Toshiba expects minimal impact to local customers and resellers after announcing a global programme to replace faulty memory modules in certain models of its notebook computers on Monday.
Mark Whittard, Toshiba general manager for Australia and New Zealand says while it is difficult to say how many affected machines were sold in the country, the number is expected to be minimal.
The programme covers Toshiba notebooks that have been on sale since April 2002 and the programme covers 27 models globally, of which only eight were sold in New Zealand. They are the Tecra S1, M1, M2 and 9100; Portege R100 and M200; Satellite 2400 and M30.
Toshiba says the potentially faulty component was supplied by third parties, but is not identifying the manufacturer or manufacturers. This disclosure is believed to be prohibited by a non-disclosure agreement between the supplier and Toshiba.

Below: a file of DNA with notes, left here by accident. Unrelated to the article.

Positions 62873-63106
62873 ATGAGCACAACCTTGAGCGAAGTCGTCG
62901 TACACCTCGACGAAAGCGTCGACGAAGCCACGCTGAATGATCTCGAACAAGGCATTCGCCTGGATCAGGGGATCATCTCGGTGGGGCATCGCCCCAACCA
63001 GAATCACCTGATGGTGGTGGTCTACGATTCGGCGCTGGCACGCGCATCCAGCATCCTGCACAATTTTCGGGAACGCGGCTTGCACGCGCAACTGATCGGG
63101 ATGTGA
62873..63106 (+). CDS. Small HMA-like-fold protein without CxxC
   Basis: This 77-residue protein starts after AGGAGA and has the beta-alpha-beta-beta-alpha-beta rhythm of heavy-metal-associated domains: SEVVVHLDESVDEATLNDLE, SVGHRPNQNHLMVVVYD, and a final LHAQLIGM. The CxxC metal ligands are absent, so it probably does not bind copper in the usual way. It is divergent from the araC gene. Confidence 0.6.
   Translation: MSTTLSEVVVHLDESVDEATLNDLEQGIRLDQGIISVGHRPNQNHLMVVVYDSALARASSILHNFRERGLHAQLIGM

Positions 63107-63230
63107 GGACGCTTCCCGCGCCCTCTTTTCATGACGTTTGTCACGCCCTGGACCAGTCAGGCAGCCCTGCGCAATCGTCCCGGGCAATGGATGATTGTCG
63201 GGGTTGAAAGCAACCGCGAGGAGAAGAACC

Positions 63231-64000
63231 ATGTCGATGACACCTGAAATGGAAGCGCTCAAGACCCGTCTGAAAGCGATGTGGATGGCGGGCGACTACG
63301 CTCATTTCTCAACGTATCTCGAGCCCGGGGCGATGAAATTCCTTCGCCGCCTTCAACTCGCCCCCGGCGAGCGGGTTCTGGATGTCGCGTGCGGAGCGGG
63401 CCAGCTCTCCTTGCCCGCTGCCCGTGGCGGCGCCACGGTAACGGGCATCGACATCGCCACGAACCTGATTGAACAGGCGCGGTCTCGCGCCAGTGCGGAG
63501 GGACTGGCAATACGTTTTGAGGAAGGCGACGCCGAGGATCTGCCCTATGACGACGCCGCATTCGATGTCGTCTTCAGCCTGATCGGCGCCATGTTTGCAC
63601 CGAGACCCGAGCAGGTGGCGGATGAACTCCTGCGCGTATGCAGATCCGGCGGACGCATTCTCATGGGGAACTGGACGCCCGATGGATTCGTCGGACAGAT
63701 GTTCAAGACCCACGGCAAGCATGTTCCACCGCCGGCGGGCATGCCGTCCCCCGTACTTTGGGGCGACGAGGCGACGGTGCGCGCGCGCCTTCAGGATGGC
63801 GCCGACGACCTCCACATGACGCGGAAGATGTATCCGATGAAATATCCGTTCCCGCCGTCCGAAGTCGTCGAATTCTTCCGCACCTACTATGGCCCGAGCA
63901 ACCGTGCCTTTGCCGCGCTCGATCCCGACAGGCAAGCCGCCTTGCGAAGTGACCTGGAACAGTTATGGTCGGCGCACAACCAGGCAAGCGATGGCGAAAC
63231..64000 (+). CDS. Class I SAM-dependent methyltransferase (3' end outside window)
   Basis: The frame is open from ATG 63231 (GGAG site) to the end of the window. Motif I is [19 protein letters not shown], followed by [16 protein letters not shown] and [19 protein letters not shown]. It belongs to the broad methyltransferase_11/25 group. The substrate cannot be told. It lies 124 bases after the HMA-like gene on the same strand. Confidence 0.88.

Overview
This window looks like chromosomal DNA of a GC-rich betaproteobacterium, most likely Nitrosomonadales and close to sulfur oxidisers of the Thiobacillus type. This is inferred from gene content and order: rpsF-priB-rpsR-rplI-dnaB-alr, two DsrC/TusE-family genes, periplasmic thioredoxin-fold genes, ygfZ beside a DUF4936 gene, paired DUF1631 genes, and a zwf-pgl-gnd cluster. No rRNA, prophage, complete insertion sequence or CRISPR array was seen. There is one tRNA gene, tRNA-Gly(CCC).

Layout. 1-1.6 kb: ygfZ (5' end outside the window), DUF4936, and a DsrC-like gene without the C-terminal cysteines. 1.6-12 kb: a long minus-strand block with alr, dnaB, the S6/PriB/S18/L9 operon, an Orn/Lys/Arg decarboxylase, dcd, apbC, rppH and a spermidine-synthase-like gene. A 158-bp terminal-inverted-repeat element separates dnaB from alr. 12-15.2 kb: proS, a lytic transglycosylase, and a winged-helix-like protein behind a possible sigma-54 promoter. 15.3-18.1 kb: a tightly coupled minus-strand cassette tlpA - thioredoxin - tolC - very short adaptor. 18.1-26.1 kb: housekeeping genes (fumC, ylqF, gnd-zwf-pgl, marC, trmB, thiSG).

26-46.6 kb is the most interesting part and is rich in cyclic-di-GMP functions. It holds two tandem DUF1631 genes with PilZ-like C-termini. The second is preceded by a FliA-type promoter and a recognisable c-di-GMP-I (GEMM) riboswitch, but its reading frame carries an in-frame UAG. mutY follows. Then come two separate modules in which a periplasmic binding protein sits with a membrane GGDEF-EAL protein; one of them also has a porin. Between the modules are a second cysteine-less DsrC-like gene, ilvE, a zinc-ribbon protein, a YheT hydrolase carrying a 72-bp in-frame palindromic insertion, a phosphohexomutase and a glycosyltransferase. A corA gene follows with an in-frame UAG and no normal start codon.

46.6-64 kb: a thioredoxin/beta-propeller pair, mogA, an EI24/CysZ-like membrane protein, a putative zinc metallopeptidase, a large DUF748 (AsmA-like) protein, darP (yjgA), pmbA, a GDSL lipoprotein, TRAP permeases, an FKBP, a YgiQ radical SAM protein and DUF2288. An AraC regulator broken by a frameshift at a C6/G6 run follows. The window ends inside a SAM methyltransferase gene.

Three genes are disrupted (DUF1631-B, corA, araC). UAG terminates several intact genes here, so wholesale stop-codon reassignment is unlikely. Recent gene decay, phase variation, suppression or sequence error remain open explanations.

Globally Toshiba has sold about 650,000 computers that contain the type of memory module in question that the company believes could cause a blue-screen error, machine lockup or memory data corruption when the machine is activated from sleep mode.
“It is a theoretical problem and there has not been one reported case of it actually occurring,” says Whittard.
The discovery of the fault came after Hewlett-Packard announced a similar issue with a number of its older models in June this year. This sparked an investigation by Toshiba into whether its machines are affected.
Whittard points out that the programme is not a product recall, but a voluntary replacement programme. Customers owning the models identified can download or order on a free CD a utility tool that determines whether their machine may be affected. They then have the option to order a replacement module free of charge, which is user installable in most instances, says Whittard.
The programme will not affect Toshiba resellers, says Whittard, and they only need to refer customers to a website containing the diagnostic tool or to a specially created toll free support number.
According to HP New Zealand notebook manager Simon Molloy the company launched its own memory replacement programme in June, which addresses an issue HP detected with some notebook architectures and some third party memory modules.
HP’s programme runs until the end of December and Toshiba’s until April 30, 2005.